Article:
Alex Katz: A little painting lesson from the veteran of American Pop Art and his next project in the New York metro


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Alex Katz
Alex Katz


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The veteran Pop painter Alex Katz, aged 91, has a bewildering dynamism. The day I meet him, having just been with his London gallerist Timothy Taylor and wearing a fluorescent jacket and pink trainers, he’s in a hurry. And it shows. He rushes through answers, skips sentences, forgets words and fails to finish his train of thought when answering questions that he’s perhaps been asked too many times. His attention seems to be elsewhere. He is full of projects, from representations of models wearing Calvin Klein underwear, “because Calvin Klein makes you feel good”, to a huge project that is being kept secret by his galleries which will take place in the New York metro.


In passing, Alex Katz gives the keys to his painting method, the details of which were confirmed to me clearly later on by Arne Ehrmann at Thaddaeus Ropac.


“Alex Katz always starts with a couple of drawings where he tries to determine the final composition. He continues with an oil sketch on chipboard where he is testing the color scheme of the final painting (these are the so-called studies or small paintings). Then he is doing a drawing on brown paper (like a packing paper) in the original size of the canvas and – like a Renaissance fresco painter – perforates the final outlines with a little toothed wheel (these are the so-called cartoons). He is pouring some reddish pigment through the perforations and some of the pigments are dropping on the canvas below. Now he can see all the outlines on the canvas and is fixing them with light yellow paint. After this procedure he is ready to start painting”.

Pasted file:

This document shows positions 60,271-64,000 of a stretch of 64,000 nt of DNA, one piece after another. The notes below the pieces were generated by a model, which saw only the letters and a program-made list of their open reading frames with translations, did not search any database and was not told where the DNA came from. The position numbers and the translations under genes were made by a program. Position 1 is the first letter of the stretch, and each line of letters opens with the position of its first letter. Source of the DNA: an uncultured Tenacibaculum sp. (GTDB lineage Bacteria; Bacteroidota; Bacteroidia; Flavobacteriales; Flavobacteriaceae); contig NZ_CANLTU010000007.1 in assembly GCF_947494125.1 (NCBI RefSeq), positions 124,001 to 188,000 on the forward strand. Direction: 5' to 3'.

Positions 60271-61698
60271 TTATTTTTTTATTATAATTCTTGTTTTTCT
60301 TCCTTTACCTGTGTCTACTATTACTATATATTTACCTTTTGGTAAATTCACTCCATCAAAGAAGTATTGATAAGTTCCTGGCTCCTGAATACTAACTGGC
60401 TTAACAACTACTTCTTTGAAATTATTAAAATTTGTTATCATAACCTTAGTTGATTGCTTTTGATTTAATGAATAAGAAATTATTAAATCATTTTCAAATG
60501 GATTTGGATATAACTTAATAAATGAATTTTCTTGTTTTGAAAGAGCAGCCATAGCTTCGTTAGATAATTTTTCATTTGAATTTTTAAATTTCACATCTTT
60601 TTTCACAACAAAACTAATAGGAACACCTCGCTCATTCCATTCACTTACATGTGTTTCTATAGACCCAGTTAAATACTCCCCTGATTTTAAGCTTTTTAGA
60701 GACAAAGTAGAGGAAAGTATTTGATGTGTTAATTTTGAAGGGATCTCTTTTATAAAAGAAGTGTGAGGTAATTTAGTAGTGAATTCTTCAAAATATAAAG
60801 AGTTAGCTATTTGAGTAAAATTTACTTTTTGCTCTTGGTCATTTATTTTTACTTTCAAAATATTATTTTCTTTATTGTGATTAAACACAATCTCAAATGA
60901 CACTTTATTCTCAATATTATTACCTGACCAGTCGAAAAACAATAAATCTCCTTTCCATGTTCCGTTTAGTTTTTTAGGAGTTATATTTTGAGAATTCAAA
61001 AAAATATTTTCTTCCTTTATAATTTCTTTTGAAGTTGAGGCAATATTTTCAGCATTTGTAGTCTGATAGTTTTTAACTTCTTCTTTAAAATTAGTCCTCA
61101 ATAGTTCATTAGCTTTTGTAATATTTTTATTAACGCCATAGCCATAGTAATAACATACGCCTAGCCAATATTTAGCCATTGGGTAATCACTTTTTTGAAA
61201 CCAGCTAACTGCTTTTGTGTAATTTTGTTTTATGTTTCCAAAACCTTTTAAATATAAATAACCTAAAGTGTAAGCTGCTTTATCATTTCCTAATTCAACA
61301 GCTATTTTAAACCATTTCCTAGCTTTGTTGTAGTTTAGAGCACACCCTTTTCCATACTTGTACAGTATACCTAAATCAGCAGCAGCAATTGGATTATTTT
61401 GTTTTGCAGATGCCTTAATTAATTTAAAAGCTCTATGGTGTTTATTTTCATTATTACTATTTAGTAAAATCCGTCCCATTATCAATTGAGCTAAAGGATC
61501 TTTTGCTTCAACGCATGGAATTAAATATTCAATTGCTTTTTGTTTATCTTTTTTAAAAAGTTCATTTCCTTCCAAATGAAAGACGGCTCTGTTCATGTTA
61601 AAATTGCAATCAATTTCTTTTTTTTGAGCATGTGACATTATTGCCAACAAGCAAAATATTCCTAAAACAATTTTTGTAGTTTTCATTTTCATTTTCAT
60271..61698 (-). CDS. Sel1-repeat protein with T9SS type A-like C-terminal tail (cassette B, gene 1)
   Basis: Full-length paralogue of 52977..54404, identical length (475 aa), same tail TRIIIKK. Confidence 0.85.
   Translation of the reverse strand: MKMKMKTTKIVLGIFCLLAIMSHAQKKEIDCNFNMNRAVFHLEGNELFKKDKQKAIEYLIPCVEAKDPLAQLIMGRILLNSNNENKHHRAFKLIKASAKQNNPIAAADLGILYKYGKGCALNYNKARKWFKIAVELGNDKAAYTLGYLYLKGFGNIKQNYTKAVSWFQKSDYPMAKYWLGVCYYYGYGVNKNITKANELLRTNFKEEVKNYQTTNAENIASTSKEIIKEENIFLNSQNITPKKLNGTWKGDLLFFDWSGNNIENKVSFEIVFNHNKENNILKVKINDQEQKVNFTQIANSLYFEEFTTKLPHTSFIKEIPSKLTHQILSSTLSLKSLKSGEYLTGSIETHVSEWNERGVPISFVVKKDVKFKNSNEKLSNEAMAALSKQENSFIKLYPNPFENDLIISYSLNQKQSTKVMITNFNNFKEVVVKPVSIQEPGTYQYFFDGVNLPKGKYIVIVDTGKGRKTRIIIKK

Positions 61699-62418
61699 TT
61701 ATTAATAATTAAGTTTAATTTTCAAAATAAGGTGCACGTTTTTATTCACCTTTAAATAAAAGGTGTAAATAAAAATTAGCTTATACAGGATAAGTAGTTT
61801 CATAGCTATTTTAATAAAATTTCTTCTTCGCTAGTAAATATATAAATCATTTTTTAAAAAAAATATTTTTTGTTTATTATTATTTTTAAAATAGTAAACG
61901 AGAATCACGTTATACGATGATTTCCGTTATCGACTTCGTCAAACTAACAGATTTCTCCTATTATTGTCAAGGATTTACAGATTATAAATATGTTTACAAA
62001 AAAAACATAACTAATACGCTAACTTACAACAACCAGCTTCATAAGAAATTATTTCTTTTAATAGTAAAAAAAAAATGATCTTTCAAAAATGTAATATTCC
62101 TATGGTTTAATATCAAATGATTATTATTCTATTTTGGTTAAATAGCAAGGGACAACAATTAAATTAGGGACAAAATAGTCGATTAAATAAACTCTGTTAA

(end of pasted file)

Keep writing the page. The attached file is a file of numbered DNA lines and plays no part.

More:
In his output of recent years the most impressive pieces are his cut-outs, made using a technique that evidently dates back to the 1970s in which the paintings assume the shape of the subject and are then positioned around the space. In arranging these pieces, Katz establishes a rhythm through the succession of figures.


Paint the present, not psychology:

“I don’t want to show any psychology in my paintings”.


The light rather than the colour:

“The colours make the light”.

What’s exciting after such a long career:

He talks about a secretive, large-scale project which will take place in the New York metro.

Work every day

“People feel good when they wear Calvin Klein underwear”.


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